Terra Tyrrhena Knob

NASA this week began showing off more than 1,500 new images of the surface of Mars, taken by the High Resolution Imaging Science Experiment (HiRise) camera aboard the Mars Reconnaissance Orbiter. In browsing through the cropped detail images, we couldn't help but be struck by the sense that we were wandering through an art gallery of striking, and often abstract, impressions of our next-door neighbor in the solar system.

This image, according to NASA's terse caption, is of potential high-temperature mineral deposits in the Terra Tyrrhena Knob.

Photo by: NASA/JPL/University of Arizona

Putative Paleolake

We may know Mars as the Red Planet, but many of the HiRise images are studies in blue. NASA titled this one "Putative Paleolake"--a name suggestive of the theory that liquid water once could be found on Mars.

The Mars Reconnaissance Orbiter has been circumnavigating its namesake planet since early 2006. It sent back its first high-resolution image in March of that year.

Photo by: NASA/JPL/University of Arizona

Translucent Ice

Titled "Translucent Ice," this image is a reminder that the Mars Phoenix Lander in June 2008 uncovered a white substance that scientists believed must be ice. In November, using a surface-penetrating radar, the orbiter spotted what could be glaciers of water ice on Mars.

This batch of HiRise pictures was taken between April and early August of this year.

Photo by: NASA/JPL/University of Arizona

Hydrate-rich terrain

NASA says this image shows possible hydrate-rich terrain. The HiRise camera can show details as small as 1 meter across, even though the orbiter it's riding on is somewhere between 125 and 250 miles above the surface. Like human eyes, HiRise operates in visible light, but it also works at near-infrared wavelengths to investigate mineral groups.
Photo by: NASA/JPL/University of Arizona

Hale crater

Dry gullies show an edge of the Hale crater, which is in the southern portion of Mars. Like the other images in this slideshow, this one is a fragment of the full HiRise image, which you'll find in the next frame.
Photo by: NASA/JPL-Caltech/University of Arizona

Long view of Hale crater

The full HiRise images are all long, rectangular shots, typically covering an area about 6 kilometers (3.7 miles) wide, with the length being somewhere between two to four times that distance. This long view of the Hale crater area, NASA says, covers an area about 1 kilometer (0.6 mile) across.
Photo by: NASA/JPL/University of Arizona

Two gullies

NASA's terse caption says only: "Two types of gullies identified in west half of crater." But no, it's not Hale.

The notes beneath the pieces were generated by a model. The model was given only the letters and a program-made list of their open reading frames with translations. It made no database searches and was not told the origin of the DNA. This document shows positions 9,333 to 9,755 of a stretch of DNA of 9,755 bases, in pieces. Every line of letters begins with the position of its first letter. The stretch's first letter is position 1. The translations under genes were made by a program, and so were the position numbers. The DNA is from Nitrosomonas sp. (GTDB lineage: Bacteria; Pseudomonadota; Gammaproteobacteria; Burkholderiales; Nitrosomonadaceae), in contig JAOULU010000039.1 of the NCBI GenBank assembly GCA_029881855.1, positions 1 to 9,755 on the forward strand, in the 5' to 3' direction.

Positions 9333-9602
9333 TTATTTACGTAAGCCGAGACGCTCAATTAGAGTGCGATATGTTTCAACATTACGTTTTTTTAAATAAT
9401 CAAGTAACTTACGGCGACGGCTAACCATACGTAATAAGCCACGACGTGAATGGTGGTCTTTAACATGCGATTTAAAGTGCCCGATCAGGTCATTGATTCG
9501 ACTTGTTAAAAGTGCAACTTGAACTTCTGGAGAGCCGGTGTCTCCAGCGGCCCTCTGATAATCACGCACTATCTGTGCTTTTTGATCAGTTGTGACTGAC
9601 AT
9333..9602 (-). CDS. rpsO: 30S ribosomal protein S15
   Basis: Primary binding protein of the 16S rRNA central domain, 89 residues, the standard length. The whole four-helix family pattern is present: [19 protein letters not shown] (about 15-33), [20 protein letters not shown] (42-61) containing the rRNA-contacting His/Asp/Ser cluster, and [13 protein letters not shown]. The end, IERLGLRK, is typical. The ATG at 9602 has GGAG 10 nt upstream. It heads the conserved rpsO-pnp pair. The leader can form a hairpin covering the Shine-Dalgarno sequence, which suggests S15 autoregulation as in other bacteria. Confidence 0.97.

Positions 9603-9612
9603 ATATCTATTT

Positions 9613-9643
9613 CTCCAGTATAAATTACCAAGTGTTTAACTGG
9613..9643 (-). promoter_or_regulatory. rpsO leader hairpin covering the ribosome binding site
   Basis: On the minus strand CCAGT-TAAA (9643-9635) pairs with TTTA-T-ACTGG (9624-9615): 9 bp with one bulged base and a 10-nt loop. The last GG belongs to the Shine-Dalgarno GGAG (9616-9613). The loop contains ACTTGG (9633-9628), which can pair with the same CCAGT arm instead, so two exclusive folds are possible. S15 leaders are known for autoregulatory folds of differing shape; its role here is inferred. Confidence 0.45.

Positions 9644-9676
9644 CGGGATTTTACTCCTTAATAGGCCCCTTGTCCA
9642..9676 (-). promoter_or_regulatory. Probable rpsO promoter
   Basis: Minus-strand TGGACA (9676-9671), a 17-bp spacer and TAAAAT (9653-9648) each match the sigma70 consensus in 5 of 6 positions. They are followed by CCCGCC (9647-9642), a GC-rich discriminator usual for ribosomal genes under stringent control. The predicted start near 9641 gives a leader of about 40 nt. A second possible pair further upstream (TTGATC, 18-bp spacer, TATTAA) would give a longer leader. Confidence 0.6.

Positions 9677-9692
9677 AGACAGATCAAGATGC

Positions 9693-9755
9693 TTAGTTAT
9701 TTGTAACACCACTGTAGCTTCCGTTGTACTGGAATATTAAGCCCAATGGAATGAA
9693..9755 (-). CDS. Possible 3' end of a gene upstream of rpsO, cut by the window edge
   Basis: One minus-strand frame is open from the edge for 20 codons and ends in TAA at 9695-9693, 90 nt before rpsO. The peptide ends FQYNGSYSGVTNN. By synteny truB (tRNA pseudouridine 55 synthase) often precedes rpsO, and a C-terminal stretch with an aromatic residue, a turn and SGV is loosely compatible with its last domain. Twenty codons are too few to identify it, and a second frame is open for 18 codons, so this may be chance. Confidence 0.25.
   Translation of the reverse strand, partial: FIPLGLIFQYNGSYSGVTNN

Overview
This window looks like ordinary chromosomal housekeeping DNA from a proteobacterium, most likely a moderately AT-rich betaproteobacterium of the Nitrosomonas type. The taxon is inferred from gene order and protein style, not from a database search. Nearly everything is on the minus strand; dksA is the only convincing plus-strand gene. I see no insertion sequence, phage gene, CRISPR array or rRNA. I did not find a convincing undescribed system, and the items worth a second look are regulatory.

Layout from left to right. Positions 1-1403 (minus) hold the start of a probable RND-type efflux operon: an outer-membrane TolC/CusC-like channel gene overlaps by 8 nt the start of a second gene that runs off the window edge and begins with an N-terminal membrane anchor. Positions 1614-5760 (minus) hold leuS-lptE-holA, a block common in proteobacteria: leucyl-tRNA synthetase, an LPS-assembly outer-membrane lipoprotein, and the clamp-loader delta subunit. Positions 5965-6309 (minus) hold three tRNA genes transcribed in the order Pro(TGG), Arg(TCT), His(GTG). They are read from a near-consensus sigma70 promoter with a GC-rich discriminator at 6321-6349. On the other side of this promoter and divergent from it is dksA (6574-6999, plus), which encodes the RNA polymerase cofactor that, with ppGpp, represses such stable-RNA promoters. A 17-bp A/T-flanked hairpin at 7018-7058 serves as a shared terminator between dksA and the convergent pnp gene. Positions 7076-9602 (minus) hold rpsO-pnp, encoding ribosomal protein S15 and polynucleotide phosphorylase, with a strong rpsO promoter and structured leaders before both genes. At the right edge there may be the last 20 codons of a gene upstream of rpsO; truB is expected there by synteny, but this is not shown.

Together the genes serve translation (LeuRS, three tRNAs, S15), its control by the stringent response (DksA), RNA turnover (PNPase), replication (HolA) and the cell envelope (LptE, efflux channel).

Photo by: NASA/JPL/University of Arizona

Crater with gullies

This is the full HiRise image from which the "two types of gullies" picture was cropped. It clearly shows about three-quarters of the crater's circumference.
Photo by: NASA/JPL/University of Arizona

Sharad feature

NASA says "interesting SHARAD feature." To which we might reply "spooky, even."

Sharad, by the way, stands for "shallow subsurface radar." One of six science instruments on the Mars Reconnaissance Orbiter along with the HiRise camera, it uses radar waves within a 15- to 25-megahertz frequency band to penetrate up to 1 kilometer into the crust of Mars in the hunt for liquid or frozen water. We're not sure why a Sharad image is included with the HiRise pictures, but we like it anyway.

Photo by: NASA/JPL/University of Arizona

Pit crater chain

This HiRise image shows a pit crater chain south of Arsia Mons, NASA says.
Photo by: NASA/JPL/University of Arizona

Sinuous ridges

Here, in brighter colors, we see sinuous ridges in Northeast Meridiani Planum.
Photo by: NASA/JPL/University of Arizona

Seasonal haloes

Once again, NASA's caption--"Seasonal Haloes and Fractal Patterns"--leaves much unsaid, and much to the imagination.
Photo by: NASA/JPL/University of Arizona

Residual cap monitoring

This study in brown shows "South Pole Residual Cap Monitoring and Change Detection." NASA says that the Mars Reconnaissance Orbiter, in its two-and-a-half years in business, has returned more data about Mars than all other missions to Mars, past and present, combined.
Photo by: NASA/JPL/University of Arizona

Cryptic terrain, close-up

There's much that we don't know about Mars, which leads inevitably to NASA's caption for this image, "Cryptic Terrain Type B."
Photo by: NASA/JPL/University of Arizona

Cryptic terrain, long view

This full HiRise image puts the cryptic terrain in a larger context, not that it helps us lay folk very much.
Photo by: NASA/JPL/University of Arizona


We close with this image of a layered alunite-kaolinite mineral deposit.
Photo by: NASA/JPL/University of Arizona


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